July 27, 2010 / FOR IMMEDIATE RELEASE
Silent film 'Grandma's Boy' (1922)
in Brandon, Vt. on Saturday, Aug. 14
Brandon Town Hall to host classic silent comedy
on the big screen with live music
BRANDON, Vt.—The silent film era returns to the big screen at Brandon Town Hall in Brandon, Vt. this summer with the screening of a classic silent comedy and short subjects, all accompanied by live music.
Showtime is Saturday, Aug. 14 at 7 p.m. All are welcome to this family-friendly event; admission is by free will donation. Proceeds will benefit the ongoing restoration of Brandon Town Hall.
Featured will be a full-length comedy, 'Grandma's Boy,' starring Harold Lloyd, a popular 1920s film star. Comedy short subjects will include 'Neighbors' (1920) starring Buster Keaton and 'Mighty Like a Moose' (1926) starring Charley Chase.
Live music will be performed by Jeff Rapsis, a New Hampshire-based composer who specializes in scoring silent films and accompanies screenings throughout New England. Using original themes created beforehand, Rapsis improvises the music live as the films are shown.
"When the score gets made up on the spot, it creates a special energy that's an important part of the silent film experience," said Rapsis, who uses a digital synthesizer to recreate the texture of a full orchestra for the accompaniment.
'Grandma's Boy' tells the story a cowardly young man (Harold Lloyd) who seeks the courage to battle a menacing tramp who terrorizes his small hometown. Audiences loved 'Grandma's Boy,' which helped established Lloyd as a major star. In revival, 'Grandma's Boy' continues to delight movie-goers and serves as a great introduction to the magic of silent film. It also provides a marvelous window into small town American life a century ago.
Despite his megastar status in the 1920s, Lloyd is largely unknown to today's audiences.
"People today remember Charlie Chaplin, but the silent era had many popular stars," Rapsis said. "Harold Lloyd's 'average American' character was immensely popular in the 1920s, not just in the U.S. but around the globe."
With the release of Lloyd's films on DVD in 2003, audiences are rediscovering his timeless genius. The DVD reissue sparked a demand for screenings in theaters, where the Lloyd films continue to cast their spell on audiences. Shown in a theater with live music, Lloyd's features maintain their power to delight movie-goers.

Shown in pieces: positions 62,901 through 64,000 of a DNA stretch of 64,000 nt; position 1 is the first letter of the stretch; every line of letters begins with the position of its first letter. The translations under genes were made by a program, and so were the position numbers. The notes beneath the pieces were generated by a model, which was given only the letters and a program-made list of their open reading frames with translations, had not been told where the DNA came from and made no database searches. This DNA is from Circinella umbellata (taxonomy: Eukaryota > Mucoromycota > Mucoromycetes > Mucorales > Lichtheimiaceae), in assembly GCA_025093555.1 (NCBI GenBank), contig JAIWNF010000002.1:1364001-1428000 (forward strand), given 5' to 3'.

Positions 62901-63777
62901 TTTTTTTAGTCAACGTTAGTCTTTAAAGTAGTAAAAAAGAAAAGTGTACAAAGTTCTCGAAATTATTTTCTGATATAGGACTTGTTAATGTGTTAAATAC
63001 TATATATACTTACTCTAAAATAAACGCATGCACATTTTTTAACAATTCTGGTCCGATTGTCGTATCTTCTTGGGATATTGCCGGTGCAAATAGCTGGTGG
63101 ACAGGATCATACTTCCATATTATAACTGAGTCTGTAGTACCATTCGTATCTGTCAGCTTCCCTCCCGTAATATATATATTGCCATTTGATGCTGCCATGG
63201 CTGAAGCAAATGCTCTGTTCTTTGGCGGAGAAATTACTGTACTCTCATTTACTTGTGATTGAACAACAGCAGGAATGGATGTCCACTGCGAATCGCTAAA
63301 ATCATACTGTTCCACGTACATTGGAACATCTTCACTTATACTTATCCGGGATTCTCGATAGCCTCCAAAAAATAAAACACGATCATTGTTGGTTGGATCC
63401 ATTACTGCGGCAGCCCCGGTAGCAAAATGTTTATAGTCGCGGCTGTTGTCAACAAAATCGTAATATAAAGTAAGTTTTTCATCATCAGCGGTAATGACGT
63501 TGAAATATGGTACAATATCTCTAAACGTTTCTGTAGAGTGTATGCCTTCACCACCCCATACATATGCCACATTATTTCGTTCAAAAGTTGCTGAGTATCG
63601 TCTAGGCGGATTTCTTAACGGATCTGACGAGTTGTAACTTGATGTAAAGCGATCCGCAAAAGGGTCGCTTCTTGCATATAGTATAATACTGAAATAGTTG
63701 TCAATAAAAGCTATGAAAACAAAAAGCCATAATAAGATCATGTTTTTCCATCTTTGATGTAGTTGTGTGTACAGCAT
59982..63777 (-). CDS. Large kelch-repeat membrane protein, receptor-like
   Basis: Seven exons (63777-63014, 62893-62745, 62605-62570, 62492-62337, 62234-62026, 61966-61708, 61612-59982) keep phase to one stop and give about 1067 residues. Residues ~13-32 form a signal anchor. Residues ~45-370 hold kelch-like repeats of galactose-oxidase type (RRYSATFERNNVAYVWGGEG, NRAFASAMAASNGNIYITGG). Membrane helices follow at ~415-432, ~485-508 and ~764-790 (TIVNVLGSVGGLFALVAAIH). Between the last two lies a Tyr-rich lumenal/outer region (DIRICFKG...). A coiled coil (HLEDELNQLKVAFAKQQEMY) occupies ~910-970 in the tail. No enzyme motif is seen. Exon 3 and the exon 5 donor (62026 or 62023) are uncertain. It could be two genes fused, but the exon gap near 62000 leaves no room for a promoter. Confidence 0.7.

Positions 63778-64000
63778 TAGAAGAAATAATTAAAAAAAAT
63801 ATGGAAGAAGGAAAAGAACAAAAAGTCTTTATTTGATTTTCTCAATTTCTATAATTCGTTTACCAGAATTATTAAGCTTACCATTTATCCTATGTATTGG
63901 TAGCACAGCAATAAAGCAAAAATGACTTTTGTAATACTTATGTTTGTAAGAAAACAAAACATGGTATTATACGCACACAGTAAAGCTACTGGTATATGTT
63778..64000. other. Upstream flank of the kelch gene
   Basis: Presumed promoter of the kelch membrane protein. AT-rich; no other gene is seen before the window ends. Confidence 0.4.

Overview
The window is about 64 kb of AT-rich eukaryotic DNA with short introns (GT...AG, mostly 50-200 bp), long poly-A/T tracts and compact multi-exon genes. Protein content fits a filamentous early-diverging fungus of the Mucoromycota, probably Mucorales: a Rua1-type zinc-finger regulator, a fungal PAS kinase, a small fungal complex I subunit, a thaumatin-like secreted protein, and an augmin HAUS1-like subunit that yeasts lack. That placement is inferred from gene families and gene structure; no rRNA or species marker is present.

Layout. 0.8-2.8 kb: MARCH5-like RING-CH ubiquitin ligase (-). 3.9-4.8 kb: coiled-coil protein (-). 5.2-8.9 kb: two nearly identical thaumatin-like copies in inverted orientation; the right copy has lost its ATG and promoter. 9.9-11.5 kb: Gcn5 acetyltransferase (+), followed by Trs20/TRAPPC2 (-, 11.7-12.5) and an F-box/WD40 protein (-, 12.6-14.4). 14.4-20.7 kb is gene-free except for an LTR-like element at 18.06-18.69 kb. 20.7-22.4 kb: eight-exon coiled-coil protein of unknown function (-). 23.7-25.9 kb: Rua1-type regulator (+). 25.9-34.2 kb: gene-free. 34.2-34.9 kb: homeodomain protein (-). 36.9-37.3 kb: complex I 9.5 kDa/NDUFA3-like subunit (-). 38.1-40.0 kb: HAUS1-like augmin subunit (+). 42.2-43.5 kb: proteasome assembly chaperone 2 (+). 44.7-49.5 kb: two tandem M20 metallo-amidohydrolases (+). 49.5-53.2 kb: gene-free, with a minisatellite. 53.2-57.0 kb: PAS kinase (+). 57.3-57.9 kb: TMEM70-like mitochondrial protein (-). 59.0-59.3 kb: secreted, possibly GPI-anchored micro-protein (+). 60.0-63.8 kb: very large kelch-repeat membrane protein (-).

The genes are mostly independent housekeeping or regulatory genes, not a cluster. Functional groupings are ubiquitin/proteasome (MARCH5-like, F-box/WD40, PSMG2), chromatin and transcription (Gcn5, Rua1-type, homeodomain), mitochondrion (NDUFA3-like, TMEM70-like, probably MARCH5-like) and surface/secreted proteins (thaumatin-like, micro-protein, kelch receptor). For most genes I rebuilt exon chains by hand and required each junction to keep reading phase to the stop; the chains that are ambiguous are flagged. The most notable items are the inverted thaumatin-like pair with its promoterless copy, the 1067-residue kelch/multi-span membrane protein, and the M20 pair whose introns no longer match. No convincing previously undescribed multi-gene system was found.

"Times have changed, but people haven't," Rapsis said. "The Lloyd films were designed to be shown in a theater with an audience, and to appeal to a worldwide audience, and their universal themes haven't lost any power," said Rapsis, who has performed music for silent films in venues ranging the Donnell Library in New York City to the Kansas Silent Film Festival.
The silent film program will showcase the rejuvenated Brandon Town Hall Community Center, which reopened in 2008 after extensive renovations and has since hosted a variety of events.
Restoration work continues by the Friends of the Brandon Town Hall, a non-profit organization leading the effort. The group hopes to return the hall to its role as the civic and cultural center of Brandon by 2011, when Brandon will celebrate the hall's 150th anniversary and the town's 250th anniversary.
"Brandon Town Hall is an excellent venue for the silent film experience, with first-class projection facilities installed last year and wonderful acoustics," said Rapsis, who accompanied the silent film 'When Lincoln Paid' (1913) last June at the town hall as part of the recent "Marching Through Brandon" celebration.
'Grandma's Boy' will be shown on Saturday, Aug. 14 at 7 p.m. at the Brandon Town Hall Community Center, Main Street, Route 7, Brandon, Vt. Free admission, donations accepted. For more information, visit www.brandontownhall.org.
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For more info, contact:
Jeff Rapsis • (603) 236-9237 • email@example.com
More high-resolution digital images available upon request.